Apprenticeship visit scheme launched for primary schools to expose young children to earning and learning possibilities
David Cameron’s apprenticeship adviser Nadhim Zahawi visited a London school today to launch a scheme that will put apprentices into primary schools.
Mr Zahawi, the Conservative MP for Stratford-Upon-Avon, was joined by 30 apprentices from different sectors at Mayflower Primary School, in Poplar, where they chatted with pupils about their jobs, bringing learning to life and broadening aspirations.
It was for the launch of the Primary Futures Apprenticeships scheme which is intended to help pupils make a connection between what they learn in the classroom and how it relates to the world of work.
It also aims to introduce children to the idea of an apprenticeship at a young age.
Mr Zahawi said: “It’s so important for primary school children to meet with apprentices and I was delighted to have the opportunity to be involved with this at Mayflower Primary School.
“Many of us develop our idea of a dream job while we’re at primary school, and apprenticeships are a great way of achieving these dreams.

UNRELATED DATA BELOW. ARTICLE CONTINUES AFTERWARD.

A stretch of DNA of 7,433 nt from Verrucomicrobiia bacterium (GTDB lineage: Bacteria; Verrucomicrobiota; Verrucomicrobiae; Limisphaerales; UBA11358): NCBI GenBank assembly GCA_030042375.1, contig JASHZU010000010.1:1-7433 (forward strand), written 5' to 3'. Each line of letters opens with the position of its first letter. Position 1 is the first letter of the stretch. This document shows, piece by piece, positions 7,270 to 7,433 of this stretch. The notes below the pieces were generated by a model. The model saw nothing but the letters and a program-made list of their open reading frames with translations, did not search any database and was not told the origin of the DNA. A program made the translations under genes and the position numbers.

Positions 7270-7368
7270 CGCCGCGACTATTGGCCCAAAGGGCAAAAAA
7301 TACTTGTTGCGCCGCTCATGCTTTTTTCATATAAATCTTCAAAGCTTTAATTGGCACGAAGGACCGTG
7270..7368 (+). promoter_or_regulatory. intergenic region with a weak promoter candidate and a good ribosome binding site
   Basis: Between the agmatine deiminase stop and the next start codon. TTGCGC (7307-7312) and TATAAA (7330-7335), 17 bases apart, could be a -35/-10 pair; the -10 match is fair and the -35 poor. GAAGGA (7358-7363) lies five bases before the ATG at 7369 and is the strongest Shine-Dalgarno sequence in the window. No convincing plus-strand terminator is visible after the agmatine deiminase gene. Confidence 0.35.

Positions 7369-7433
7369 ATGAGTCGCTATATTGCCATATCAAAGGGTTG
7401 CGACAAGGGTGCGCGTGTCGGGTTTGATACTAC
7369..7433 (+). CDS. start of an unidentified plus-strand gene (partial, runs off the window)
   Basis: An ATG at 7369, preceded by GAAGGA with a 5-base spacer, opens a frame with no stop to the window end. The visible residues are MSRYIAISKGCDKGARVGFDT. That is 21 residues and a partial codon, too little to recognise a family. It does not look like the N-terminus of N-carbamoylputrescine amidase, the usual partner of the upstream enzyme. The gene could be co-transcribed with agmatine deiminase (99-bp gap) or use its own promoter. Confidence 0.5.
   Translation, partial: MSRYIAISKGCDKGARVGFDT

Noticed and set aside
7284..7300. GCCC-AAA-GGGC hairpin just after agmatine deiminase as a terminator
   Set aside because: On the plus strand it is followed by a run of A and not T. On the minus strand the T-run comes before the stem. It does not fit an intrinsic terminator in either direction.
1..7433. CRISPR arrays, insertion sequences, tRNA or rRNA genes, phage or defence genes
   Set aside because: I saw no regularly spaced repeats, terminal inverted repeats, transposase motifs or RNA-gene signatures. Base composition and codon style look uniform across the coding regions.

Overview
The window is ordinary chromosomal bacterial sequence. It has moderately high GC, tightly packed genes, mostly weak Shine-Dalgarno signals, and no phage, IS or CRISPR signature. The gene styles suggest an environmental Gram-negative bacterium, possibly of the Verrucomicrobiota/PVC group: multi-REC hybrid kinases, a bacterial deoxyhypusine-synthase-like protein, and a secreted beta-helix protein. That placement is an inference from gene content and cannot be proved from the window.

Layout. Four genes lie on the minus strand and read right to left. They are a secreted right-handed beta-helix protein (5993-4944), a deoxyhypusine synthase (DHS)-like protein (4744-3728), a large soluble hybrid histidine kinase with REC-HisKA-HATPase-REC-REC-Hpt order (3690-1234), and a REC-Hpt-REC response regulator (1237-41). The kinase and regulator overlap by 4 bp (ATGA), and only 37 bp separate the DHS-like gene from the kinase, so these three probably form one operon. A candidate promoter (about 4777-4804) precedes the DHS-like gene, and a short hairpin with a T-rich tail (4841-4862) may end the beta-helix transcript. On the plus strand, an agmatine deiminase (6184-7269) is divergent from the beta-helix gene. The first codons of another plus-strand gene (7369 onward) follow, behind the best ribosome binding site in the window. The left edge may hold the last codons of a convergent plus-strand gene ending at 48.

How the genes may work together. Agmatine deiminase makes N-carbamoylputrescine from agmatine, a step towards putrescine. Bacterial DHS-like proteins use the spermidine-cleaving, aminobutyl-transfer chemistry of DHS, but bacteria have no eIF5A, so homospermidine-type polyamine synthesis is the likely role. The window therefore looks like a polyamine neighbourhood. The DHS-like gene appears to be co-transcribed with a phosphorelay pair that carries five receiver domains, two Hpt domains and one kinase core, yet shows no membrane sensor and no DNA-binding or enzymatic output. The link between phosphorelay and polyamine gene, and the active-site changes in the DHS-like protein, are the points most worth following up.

“As the government seeks to hit the target of three million apprenticeship starts by 2020, school pupils should be aware of future options they have from a young age, so they’re familiar with the system and what the possibilities are as they shape their future.”
Developed by school leaders’ union NAHT, Primary Futures uses online matching technology to get people from a range of professions to volunteer and give an hour visiting their local school to talk about their job and “enthuse children about the opportunities open to them”.
Russell Hobby, general secretary of NAHT said: “It’s clear that there’s a real benefit in talking to children at an early age about the jobs they might do when they’re grown up; about how important their primary school learning really is in terms of future opportunities.
“Providing the right kind of inspiration can broaden horizons, which is where Primary Futures is proving to be so successful.
“Children are introduced to people from all sorts of jobs and can see the different paths to success, whether that’s degree, apprenticeship or any other route.
“Detailed guidance may come later but careers inspiration shouldn’t wait until children get to secondary school. Involving apprentices in Primary Futures is a great extra angle to explore.
“Apprentices may well be closer in age to the children they’re speaking to, and as a result they may be more approachable and easier to identify with. Equally, it’s important to demonstrate that apprenticeships are a credible route for future employment.”
Teachers, employers and individual apprentices can visit www.primaryfutures.org to register.
Main pic: Pupils from Mayflower Primary School at the launch of Primary Futures Apprenticeships today